Image Processing Reference

In-Depth Information

“foam” of relative permittivity ε
r
≈ 1.45 and inside the “foam” there is another

circular dielectric of relative permittivity ε
r
≈ 3.0. From Chapter 5, Table 5.1

shows the reconstruction from the inverse Fourier transform of scattered

field data, that is, first Born reconstruction of FoamDielInt. The Born recon-

struction is computed at 6 GHz operating frequency for which the scatter-

ing strength of the object is |
kVa
| ≈ 22. The object represents a fairly strong

scatterer, |
kVa
| ≫ 1, as a result of which we see that the first Born recon-

struction is not all that good. For FoamDielInt and FoamDielExt, the emitting

antenna was placed at eight different locations which were 45° apart whereas,

for FoamTwinDiel and FoamMetExt, which are more complicated objects, the

emitting antenna was positioned at 18 locations with 20° angular intervals.

The receiving antenna collected complex data at 1° intervals. The scattering

experiment was conducted using nine operating frequencies, which range

from 2 GHz to 10 GHz.

The number of degrees of freedom for one of these objects is approximately

given by 11 × 11 cm
2
× 1.8/λ
2
, and the wavelength varies from 15 cm to 3 cm

depending on the frequency used. This gives 1 <
N
< 25 assuming no metal is

included. However, it is the highest frequency case that will dictate whether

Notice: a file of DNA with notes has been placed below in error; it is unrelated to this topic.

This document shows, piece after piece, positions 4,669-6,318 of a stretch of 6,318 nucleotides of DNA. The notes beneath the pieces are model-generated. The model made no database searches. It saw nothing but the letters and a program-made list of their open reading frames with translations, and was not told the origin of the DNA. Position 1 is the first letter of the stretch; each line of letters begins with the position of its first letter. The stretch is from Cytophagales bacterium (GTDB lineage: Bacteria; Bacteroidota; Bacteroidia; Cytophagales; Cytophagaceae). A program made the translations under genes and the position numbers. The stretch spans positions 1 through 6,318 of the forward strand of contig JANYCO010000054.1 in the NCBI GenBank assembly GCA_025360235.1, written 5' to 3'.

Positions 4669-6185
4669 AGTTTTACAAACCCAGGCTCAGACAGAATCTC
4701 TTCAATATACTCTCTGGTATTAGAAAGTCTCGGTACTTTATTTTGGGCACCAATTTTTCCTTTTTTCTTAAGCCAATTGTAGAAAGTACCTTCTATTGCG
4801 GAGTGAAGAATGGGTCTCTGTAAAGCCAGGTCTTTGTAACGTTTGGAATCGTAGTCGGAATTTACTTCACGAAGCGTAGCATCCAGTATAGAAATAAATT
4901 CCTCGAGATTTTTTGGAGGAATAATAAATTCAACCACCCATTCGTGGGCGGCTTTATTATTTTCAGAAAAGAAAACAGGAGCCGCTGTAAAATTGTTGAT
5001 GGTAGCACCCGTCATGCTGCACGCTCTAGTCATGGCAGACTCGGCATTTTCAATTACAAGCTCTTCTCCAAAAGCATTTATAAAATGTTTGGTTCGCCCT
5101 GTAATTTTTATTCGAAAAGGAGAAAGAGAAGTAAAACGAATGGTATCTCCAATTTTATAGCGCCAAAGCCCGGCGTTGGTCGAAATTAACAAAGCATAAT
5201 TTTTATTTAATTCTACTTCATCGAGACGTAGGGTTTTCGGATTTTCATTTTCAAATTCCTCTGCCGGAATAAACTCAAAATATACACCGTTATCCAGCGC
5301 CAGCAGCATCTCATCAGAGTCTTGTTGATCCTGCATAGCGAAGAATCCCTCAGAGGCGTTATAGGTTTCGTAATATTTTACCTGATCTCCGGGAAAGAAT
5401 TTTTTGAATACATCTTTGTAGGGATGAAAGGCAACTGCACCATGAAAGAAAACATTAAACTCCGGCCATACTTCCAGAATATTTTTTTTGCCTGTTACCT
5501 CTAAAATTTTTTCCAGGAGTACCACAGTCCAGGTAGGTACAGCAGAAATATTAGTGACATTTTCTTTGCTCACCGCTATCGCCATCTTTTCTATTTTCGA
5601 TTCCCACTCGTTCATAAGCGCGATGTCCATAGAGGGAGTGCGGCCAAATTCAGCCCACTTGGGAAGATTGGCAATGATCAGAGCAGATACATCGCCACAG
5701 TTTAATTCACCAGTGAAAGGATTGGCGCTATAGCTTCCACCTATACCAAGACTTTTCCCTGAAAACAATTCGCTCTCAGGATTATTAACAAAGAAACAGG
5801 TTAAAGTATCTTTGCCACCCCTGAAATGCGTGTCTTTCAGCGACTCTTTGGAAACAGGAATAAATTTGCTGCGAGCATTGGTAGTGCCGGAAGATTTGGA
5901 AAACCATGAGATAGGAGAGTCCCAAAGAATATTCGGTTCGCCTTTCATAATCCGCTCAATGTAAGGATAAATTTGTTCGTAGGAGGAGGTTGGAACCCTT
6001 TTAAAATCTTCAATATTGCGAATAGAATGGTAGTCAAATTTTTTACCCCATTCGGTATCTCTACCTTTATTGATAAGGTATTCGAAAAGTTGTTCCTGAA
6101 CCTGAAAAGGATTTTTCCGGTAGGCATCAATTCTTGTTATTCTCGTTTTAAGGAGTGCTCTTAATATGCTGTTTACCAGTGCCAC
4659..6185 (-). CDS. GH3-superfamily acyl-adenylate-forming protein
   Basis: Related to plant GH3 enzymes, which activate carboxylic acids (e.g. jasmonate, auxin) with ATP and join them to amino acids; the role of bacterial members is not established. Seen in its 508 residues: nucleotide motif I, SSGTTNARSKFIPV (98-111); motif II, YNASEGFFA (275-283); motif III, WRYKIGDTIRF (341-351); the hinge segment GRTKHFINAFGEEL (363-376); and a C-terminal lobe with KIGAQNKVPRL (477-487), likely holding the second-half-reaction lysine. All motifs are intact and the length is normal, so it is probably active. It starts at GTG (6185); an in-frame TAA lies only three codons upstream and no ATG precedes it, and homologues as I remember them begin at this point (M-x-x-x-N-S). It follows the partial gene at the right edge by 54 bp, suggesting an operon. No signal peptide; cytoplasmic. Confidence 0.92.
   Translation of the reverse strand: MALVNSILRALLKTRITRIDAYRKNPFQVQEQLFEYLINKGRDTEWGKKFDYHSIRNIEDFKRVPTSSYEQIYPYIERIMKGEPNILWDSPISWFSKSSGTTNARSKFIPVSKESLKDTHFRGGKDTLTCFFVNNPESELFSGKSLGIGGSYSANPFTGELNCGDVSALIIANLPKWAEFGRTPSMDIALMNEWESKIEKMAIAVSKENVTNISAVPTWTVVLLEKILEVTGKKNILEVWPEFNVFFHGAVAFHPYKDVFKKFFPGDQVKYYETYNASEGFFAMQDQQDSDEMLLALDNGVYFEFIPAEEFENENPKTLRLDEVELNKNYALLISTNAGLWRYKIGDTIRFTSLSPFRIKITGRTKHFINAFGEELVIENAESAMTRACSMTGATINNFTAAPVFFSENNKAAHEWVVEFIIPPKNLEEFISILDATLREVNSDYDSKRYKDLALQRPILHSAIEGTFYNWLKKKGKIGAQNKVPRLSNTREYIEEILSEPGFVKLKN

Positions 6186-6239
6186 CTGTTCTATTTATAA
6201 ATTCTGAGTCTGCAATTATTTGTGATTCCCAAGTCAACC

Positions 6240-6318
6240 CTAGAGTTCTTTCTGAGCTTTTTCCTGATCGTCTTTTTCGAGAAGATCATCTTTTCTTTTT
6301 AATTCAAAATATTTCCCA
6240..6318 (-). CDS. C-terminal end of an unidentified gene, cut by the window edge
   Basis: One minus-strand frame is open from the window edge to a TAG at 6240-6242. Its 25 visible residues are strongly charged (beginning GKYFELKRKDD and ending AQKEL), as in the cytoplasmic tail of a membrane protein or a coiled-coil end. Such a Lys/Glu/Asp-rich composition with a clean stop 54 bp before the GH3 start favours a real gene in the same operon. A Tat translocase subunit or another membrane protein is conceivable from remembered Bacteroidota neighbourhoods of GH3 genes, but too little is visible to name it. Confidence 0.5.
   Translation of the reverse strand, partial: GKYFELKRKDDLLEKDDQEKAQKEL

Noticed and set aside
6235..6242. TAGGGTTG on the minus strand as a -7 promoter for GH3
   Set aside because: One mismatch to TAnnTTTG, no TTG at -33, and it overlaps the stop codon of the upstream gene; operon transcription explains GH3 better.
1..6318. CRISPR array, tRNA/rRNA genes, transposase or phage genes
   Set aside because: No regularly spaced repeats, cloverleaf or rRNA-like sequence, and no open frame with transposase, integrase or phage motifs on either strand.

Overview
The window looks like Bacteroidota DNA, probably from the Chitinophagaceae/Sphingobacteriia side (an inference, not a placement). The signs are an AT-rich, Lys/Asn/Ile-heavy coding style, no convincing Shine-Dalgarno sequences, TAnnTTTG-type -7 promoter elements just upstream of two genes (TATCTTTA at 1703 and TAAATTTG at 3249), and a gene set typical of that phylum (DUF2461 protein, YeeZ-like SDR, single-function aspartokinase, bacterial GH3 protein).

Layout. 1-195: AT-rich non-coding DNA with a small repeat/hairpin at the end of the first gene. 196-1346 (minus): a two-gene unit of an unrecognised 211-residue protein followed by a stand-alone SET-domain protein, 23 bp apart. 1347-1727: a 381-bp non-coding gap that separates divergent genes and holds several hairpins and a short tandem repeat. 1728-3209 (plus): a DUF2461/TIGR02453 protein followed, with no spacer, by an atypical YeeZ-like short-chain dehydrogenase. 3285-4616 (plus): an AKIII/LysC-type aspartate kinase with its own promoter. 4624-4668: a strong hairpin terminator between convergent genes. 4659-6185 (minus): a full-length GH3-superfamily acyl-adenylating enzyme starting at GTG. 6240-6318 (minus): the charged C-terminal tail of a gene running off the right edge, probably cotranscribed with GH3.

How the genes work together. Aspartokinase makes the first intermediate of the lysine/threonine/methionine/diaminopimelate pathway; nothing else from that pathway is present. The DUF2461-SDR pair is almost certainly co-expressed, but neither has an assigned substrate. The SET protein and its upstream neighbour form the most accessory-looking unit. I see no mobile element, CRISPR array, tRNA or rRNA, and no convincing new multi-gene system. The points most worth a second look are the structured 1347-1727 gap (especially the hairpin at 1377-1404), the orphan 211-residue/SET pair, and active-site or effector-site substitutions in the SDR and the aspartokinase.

the number of measurements taken is sufficient At lower frequencies, the

data collection might well be adequate but the resolution limit using 2 GHz

illumination is approximately the size of the entire scattering object, revealing

only whether it is there or not; not very useful in our opinion. If we consider

N
= 25, then 4
N
2
= 2500. Assuming 18 antenna positions and measurements of

the scattered field for each and every degree, the total number of data avail-

able are 6300. This should be sufficient for the nonmetallic objects. For the

choice of only eight incident field directions, 2800 is just about sufficient

Consequently, we would argue that we can have some confidence in algo-

rithms that recover good reconstructions from the Institut Fresnel data of the

sets of nonmetallic objects.

Finally, in Section 6.4, we discussed imaging resonant objects and noted

the improved appearance of the reconstruction of cylinders when illuminated

at frequencies close to their Mie resonant frequencies. Figure 9.26 shows on

the left a reconstruction of a cylinder with large permittivity, the black circle

(a)

(b)

×10
-0

0

0

0.03

12

11

10

9

8

7

6

5

4

3

50

50

0.025

100

0.02

100

0.015

150

150

0.01

200

200

0.005

250
0

250
0

50

100

150

200

250

50 00

150 00

250

Figure 9.26
(a) An image of a cylinder with large permittivity making the first Born approximation invalid.

(b) More uniform reconstruction of the cross section of a cylinder for a weaker scatterer with
ε
r
=
1.1. The left side

image, as expected, has approximately the correct diameter.

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